Illinois College Athletes Can Now Profit Off Of NIL, But Sports Gambling Endorsements Are Prohibited

Written By Joe Boozell on July 2, 2021
Illinois college betting NIL policy

Illinois Gov. JB Pritzker signed a measure this week that would allow college athletes to profit off of their name, image and likeness (NIL).

The move comes shortly after the US Supreme Court’s unanimous ruling that the NCAA can no longer prohibit schools from letting their athletes do so.

Illinois is one of almost two dozen states to enact this type of policy. However, the law does not allow student-athletes to sign gambling or sports betting endorsement deals.

Given Illinois’ complicated relationship with in-state college sports betting, that component is not a surprise. And while this is new territory in the US, it’s consistent with what other states are doing.

The law also prohibits athletes from signing endorsement deals related to controlled substances, marijuana, tobacco, alcohol, e-cigarettes, performance-enhancing supplements and adult entertainment.

Pritzker said of the new law:

“The benefits of this law don’t stop with kids bound for the NFL or the NBA. Any student-athlete can partner with businesses in their college towns as well as brands big and small to see a financial benefit from the hours they pour into their craft.”

This will not only allow student-athletes to sign endorsement deals, but it will also allow them to be compensated for teaching lessons for their given sport. It will also allow them to raise money for charitable organizations using their NIL.

Illinois Athletic Director Josh Whitman (pictured above), a noted opponent of in-state college sports betting, supports the law:

“This is one of those days that allows us to begin to usher in a new era of college athletics. Truly, (name, image and likeness) legislation represents the most dramatic, meaningful change to come to the collegiate model since the adoption of athletic scholarships back in the early 1950s.”

In-state college betting still banned in Illinois

Illinoisans still won’t be able to bet on their home college teams at the start of college football season.

However, that could change in October. The Illinois House already passed a bill that would mandate in-person betting on Illinois colleges. While unsatisfactory to many, it’s an incremental policy step.

The state Senate didn’t have enough time to review the legislation to vote on the bill a few weeks ago. But when the legislature meets for the October veto session, it should be addressed.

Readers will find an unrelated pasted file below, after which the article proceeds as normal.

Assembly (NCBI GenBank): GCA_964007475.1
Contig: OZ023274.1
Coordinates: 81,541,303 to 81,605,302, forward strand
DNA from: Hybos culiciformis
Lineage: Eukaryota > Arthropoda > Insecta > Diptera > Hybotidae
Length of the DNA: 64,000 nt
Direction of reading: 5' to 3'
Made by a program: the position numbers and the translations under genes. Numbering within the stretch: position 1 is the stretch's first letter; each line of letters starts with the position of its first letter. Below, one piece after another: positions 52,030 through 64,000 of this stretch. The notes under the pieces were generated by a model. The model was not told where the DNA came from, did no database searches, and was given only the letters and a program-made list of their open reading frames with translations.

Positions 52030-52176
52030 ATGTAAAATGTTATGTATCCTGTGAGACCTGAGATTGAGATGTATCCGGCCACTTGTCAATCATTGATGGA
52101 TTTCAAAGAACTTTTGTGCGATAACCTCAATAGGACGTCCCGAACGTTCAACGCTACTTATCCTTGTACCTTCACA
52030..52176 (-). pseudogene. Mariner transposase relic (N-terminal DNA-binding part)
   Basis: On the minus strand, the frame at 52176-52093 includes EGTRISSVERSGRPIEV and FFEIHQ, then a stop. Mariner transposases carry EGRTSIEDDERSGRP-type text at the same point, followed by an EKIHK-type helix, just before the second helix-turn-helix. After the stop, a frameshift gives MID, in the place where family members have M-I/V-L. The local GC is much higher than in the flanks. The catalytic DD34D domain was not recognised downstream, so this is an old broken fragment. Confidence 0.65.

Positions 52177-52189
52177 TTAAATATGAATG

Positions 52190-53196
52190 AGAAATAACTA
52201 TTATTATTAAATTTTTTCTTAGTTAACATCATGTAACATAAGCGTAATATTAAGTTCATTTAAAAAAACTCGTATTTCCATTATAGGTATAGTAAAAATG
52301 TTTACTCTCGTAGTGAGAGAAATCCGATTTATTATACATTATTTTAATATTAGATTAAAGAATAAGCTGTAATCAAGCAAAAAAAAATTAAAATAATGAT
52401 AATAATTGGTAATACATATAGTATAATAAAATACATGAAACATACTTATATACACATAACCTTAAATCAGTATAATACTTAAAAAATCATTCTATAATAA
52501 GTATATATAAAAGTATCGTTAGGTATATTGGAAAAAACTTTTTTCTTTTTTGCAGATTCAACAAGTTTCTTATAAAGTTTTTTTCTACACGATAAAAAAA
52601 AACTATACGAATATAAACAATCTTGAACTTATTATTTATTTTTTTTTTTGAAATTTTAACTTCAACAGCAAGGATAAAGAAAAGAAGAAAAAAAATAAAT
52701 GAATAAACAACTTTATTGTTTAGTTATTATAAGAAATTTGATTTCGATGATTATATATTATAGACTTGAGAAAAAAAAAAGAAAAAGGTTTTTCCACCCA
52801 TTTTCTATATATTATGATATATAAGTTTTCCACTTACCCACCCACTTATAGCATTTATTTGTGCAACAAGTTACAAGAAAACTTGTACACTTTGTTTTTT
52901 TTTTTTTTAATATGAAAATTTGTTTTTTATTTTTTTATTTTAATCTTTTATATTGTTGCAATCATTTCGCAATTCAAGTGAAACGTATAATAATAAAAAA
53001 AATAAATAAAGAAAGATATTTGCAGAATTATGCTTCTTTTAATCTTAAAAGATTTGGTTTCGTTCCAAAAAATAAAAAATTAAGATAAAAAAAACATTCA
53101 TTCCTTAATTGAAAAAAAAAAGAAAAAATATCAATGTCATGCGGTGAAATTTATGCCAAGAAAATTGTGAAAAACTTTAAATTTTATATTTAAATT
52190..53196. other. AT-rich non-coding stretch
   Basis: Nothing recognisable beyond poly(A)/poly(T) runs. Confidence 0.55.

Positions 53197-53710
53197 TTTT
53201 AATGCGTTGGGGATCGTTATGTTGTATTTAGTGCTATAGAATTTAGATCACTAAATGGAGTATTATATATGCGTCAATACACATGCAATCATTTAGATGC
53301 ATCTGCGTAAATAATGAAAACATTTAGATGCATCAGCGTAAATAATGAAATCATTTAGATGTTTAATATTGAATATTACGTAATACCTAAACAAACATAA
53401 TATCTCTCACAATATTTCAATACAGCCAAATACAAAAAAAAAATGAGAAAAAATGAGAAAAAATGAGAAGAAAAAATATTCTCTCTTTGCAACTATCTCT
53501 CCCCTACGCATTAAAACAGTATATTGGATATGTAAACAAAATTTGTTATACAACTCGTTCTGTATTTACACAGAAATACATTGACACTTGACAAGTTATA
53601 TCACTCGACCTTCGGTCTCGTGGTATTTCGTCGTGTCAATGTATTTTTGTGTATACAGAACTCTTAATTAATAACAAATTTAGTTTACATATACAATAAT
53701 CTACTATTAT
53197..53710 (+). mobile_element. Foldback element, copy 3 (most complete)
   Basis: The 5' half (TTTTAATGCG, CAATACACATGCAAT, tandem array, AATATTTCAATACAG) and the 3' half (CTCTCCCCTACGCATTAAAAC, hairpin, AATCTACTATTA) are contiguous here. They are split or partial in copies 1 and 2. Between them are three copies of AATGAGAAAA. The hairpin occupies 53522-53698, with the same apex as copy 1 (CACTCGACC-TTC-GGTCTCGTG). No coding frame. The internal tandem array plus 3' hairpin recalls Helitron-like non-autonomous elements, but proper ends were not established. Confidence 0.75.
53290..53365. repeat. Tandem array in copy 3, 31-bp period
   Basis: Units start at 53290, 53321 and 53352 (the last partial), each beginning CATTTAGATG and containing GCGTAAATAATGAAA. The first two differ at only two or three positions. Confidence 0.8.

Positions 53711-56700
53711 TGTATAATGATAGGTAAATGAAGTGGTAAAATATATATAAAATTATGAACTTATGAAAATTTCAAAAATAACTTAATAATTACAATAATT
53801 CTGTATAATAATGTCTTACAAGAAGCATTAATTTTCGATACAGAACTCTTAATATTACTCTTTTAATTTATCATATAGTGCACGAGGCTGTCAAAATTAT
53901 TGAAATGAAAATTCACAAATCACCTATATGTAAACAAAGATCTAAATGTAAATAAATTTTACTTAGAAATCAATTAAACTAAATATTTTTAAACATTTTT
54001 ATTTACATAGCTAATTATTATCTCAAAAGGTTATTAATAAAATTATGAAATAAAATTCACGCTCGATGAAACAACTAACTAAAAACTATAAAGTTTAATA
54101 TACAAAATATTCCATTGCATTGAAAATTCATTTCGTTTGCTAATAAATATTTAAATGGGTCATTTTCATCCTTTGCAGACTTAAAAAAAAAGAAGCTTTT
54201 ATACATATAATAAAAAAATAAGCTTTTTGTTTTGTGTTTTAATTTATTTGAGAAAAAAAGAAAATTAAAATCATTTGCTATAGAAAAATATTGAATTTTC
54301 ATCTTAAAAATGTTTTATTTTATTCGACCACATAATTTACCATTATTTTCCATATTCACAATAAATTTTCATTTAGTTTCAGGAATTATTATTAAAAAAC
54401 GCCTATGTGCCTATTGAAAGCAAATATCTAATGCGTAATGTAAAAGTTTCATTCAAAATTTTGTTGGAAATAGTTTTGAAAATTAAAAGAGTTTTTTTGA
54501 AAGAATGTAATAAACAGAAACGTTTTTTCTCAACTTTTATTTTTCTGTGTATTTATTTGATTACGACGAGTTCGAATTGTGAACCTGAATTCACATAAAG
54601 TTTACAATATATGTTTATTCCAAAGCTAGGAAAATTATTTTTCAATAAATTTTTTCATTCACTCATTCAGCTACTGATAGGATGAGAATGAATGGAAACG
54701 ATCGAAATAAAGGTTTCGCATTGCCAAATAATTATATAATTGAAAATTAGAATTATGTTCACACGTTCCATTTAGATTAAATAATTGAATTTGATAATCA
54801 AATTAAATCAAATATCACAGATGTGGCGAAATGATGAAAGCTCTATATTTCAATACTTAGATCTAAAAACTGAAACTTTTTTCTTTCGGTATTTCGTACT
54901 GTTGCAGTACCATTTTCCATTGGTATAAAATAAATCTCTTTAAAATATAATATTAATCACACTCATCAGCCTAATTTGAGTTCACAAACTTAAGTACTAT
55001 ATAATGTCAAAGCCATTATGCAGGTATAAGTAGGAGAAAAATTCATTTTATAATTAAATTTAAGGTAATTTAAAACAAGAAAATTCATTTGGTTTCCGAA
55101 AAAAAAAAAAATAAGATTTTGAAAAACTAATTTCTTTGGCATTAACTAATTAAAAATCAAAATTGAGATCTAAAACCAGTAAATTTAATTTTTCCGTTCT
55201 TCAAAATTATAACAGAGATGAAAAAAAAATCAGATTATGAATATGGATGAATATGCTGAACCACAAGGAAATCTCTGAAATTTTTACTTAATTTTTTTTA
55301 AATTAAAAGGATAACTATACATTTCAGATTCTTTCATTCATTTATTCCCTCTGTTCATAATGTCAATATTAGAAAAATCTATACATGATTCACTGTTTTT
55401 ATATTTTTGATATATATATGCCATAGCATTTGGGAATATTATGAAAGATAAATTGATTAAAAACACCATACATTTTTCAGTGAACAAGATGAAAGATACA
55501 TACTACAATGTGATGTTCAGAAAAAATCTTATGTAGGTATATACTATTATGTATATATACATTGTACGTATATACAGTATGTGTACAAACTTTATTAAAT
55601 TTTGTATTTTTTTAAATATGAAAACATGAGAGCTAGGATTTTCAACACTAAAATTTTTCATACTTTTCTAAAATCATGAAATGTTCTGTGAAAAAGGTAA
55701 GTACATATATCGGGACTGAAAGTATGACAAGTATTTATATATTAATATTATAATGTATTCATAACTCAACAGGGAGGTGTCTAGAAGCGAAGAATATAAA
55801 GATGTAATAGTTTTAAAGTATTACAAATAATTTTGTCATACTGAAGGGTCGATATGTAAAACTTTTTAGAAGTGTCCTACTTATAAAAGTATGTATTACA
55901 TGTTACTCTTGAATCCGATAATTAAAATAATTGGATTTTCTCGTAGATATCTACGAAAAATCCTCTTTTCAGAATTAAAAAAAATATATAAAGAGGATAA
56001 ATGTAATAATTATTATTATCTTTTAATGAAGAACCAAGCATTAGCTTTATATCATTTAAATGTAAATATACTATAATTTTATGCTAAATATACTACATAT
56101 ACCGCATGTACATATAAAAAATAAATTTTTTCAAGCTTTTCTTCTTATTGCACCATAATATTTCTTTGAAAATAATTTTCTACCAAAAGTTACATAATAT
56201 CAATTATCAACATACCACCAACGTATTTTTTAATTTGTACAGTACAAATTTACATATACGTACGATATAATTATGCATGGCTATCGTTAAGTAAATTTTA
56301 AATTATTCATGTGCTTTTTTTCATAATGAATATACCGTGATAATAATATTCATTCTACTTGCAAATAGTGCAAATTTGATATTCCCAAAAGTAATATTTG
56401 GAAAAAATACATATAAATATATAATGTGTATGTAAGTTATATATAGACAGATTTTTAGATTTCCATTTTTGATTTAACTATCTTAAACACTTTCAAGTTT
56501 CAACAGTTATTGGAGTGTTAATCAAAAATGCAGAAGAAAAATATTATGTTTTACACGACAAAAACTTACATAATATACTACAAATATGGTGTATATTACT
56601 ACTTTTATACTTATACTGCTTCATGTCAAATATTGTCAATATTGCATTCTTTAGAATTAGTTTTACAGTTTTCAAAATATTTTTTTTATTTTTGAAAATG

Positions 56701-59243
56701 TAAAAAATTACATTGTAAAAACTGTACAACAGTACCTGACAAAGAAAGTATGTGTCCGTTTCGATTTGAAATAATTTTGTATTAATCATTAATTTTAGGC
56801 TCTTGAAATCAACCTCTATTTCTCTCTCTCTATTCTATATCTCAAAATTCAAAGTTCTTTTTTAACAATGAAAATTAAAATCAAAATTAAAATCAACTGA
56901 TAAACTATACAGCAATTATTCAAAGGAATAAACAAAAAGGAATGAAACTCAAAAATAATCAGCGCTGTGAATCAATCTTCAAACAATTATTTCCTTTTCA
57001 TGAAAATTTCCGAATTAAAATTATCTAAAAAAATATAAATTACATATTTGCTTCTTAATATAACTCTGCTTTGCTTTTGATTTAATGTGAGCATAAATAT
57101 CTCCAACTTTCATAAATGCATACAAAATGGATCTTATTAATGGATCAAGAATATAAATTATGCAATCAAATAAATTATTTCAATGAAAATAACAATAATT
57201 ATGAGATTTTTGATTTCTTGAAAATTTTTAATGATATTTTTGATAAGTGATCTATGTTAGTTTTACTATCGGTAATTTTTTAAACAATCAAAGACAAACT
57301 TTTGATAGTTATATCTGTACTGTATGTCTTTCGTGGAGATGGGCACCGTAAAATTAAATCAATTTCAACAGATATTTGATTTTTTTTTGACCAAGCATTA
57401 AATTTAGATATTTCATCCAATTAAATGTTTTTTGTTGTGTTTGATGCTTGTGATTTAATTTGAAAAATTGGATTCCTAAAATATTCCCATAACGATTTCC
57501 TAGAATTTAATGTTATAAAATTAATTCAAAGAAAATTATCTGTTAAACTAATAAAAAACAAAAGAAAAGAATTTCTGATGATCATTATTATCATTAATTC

There is even some optimism that the Senate could remove the in-person stipulation in the bill.

Either way, October is likely the earliest that the ban will be lifted. That would allow Illinoisans to bet on the final two months of college football season and the full hoops season.

But in what fashion? That’s up in the air.

Whitman, as previously mentioned, is the most notable opponent to legal in-state college betting. Here’s what he said on the topic at a House Executive Committee hearing in April:

“Most of the time, they base a lot of their self-concept or self-image about people they’ve never met, what they say about them on social media. And that’s a daily battle that we fight in college-athletics today. By allowing people in our state to bet on our own student athletes, we’re only opening the door and inviting people to have those intense, threatening, abusive interactions with our student-athletes.”

Athletes won’t be allowed to sign endorsement deals with sports betting companies. With that said, if they are able to profit off their NIL, could that inspire certain members of the Illinois Legislature to treat them less like amateurs?

We’ll see. Either way, college sports and college sports betting will be hot topics in the coming months.

Photo by Bradley Leeb / AP
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Joe Boozell

Joe Boozell has also been a college sports writer for since 2015. His work has also appeared in Bleacher Report, and Growing up, Boozell squared off against both Anthony Davis and Frank Kaminsky in the Chicagoland basketball scene ... you can imagine how that went.

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